It's the sequel to Planet Hulk
(comics), in which an insanely enraged Hulk returns to Earth to declare war on it. We're screwed.
Keeping track of this one sounds insane. I've read the World War Hulk graphic novel, which collects the prologue and the core five-part mini-series. However this was a major Marvel crossover event, also running through Avengers: The Initiative, Ghost Rider, Heroes for Hire, Incredible Hulk, The Invincible Iron Man, The Irredeemable Ant-Man, Punisher War Journal, World War Hulk: Front Line, World War Hulk: Gamma Corps and World War Hulk: X-Men. Whew. I'll stick with this, I think.
In summary, it's a rush. It's not aiming at either intelligence or ambition, unlike Planet Hulk
, but that doesn't matter. Instead we're seeing what feels like every superhero out of Marvel's toybox, so that the Hulk can pound them into pate. That's it. That's the story, at least until he graduates from mere carnage to being a surprisingly sadistic tyrant. Fortunately it's as fun as ever to watch the Hulk smash, especially when the biggest guns come out. Hulk starts by achieving the impossible (taking out Black Bolt), then just keeps getting more ridiculous. Dr Strange, whoah. The Sentry, holy cow. If you want an adrenaline blast, this is it. Iron Man, the Fantastic Four... they're all stepping into the firing line. There are some famous faces who don't show up (Thor, Captain America, the X-Men) but presumably they're either in one of the books I didn't read or else currently out of the picture in the 2007 Marvel universe.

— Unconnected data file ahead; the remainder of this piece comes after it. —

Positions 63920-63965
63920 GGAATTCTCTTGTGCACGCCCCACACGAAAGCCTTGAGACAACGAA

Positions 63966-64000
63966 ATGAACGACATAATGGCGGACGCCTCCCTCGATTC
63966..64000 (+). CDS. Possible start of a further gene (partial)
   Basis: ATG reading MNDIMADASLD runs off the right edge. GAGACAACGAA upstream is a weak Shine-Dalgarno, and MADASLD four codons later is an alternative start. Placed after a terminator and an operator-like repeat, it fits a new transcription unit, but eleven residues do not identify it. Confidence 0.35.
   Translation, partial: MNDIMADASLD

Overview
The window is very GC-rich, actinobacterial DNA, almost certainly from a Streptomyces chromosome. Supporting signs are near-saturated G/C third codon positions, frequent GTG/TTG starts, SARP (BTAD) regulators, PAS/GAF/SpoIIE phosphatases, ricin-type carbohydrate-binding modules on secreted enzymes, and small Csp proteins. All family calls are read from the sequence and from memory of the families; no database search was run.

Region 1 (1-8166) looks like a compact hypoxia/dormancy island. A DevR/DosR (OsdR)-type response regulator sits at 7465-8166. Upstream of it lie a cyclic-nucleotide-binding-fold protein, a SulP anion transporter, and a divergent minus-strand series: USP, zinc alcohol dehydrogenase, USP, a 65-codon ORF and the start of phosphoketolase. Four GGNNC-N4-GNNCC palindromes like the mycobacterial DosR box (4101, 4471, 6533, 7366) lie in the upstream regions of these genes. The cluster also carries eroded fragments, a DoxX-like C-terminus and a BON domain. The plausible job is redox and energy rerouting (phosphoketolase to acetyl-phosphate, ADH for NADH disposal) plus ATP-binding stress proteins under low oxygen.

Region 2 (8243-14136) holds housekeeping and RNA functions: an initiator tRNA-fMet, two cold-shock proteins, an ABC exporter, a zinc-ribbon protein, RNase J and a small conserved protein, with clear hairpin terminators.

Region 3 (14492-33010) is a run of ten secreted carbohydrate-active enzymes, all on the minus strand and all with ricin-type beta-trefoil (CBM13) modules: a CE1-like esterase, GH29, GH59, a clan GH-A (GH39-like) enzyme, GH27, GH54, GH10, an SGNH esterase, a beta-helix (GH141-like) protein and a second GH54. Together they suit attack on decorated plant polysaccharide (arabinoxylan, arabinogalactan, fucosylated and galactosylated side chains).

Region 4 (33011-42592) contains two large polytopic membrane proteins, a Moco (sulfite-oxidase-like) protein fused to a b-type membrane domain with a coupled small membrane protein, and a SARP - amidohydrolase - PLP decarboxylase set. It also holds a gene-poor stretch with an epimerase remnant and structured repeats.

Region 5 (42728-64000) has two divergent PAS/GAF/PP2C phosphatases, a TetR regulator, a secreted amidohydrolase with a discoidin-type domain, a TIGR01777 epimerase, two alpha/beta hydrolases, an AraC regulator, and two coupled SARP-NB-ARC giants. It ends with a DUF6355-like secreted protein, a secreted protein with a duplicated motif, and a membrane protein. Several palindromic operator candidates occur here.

Mind you, in some cases there would have been no point in having them show up. Daredevil, for instance. The Pulverised Corpse Without Fear?
There are a few story elements that aren't just insane violence. She-Hulk is poignant. She's sticking up for her cousin and taking his side in arguments with other heroes, only to be forced into a choice she doesn't want to make when she's on the front line and gets broken just like all the others. "God help us." She's also the most important person in the thirty-page prologue, which is the calm before the storm and as such makes the book a much more satisfying read. Meanwhile the other superheroes are being portrayed rather well, with genuine courage and even a few mental problems, courtesy of the Sentry. He's the most powerful being in existence, but he's also an agoraphobic schizophrenic.
There's a story development that makes this a must-read if you've already done Planet Hulk
. Seriously, after reading World War Hulk, you'll realise that that graphic collection is incomplete on its own.
I really liked this one. It's aiming way lower than Planet Hulk
, but having chosen that target, it's hitting it like a surface-to-air missile. I don't know how well the story's momentum would stand up to a blitz on every single issue of this monster crossover, but part of me wants to find out. Besides, it's always fun to see the green guy going nuclear on his enemies (i.e. the world) and if nothing else, this is a solid primer on who's who in the Marvel universe these days. I'm more of a DC boy, so the last time I saw a Marvel mega-crossover like this, it was 1984 and Secret Wars. It has a cliffhanger ending, as usual for this medium, but don't worry since it's more of a teaser really. It's the lead-in to a sequel, Skaar: Son of Hulk. If you wanted to hook someone on Marvel superhero comics, this would be a pretty good place to start.